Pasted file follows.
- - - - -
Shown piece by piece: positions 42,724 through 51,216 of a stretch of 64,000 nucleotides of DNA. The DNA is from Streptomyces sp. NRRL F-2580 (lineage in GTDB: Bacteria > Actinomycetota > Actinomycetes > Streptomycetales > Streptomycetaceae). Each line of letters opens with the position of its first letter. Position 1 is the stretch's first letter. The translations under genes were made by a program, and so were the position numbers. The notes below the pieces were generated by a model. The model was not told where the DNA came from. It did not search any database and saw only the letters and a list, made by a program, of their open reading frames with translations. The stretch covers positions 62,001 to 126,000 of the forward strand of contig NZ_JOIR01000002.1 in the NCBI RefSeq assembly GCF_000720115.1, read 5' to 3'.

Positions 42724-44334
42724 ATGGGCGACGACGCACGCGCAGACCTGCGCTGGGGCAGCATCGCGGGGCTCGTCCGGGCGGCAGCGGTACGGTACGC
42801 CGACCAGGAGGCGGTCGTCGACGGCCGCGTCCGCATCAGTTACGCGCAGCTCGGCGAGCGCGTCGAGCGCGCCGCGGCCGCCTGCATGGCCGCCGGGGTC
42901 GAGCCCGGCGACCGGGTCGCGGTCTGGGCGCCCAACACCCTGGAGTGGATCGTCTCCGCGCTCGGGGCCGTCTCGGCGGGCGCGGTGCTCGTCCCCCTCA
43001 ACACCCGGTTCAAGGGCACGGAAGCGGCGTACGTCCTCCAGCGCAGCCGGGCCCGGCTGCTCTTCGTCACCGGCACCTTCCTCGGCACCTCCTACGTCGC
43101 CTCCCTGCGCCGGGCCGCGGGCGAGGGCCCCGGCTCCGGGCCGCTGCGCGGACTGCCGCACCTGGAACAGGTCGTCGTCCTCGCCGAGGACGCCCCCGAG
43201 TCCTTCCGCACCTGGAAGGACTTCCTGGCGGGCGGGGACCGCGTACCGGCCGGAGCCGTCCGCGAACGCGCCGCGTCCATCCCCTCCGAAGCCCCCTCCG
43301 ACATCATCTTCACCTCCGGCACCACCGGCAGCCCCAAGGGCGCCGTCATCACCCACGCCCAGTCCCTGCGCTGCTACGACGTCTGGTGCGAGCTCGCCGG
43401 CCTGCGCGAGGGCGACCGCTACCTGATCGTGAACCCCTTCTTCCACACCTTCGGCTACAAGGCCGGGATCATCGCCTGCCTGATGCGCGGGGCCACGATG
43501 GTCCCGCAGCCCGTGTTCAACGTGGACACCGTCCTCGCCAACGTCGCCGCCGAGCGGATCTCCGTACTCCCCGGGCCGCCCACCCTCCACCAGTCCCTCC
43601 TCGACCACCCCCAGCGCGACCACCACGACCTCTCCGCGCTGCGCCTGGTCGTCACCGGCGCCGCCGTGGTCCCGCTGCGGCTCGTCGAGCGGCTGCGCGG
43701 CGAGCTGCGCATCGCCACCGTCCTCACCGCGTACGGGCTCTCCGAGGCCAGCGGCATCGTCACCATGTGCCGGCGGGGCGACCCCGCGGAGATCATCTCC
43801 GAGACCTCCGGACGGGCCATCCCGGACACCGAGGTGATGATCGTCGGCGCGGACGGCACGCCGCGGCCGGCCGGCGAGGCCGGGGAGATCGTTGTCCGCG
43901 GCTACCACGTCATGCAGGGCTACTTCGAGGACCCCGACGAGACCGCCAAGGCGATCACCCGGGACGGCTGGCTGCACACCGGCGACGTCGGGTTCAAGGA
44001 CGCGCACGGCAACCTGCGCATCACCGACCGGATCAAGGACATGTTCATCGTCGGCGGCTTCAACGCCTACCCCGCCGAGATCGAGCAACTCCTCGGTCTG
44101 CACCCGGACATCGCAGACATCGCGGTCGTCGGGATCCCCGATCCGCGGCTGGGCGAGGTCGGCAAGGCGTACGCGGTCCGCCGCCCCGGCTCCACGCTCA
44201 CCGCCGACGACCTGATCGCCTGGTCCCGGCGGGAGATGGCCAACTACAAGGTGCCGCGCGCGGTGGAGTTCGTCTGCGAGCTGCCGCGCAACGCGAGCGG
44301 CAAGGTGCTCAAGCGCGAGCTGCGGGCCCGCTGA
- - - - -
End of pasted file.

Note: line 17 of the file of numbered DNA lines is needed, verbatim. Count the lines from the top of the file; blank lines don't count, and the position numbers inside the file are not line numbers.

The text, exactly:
44101 CACCCGGACATCGCAGACATCGCGGTCGTCGGGATCCCCGATCCGCGGCTGGGCGAGGTCGGCAAGGCGTACGCGGTCCGCCGCCCCGGCTCCACGCTCA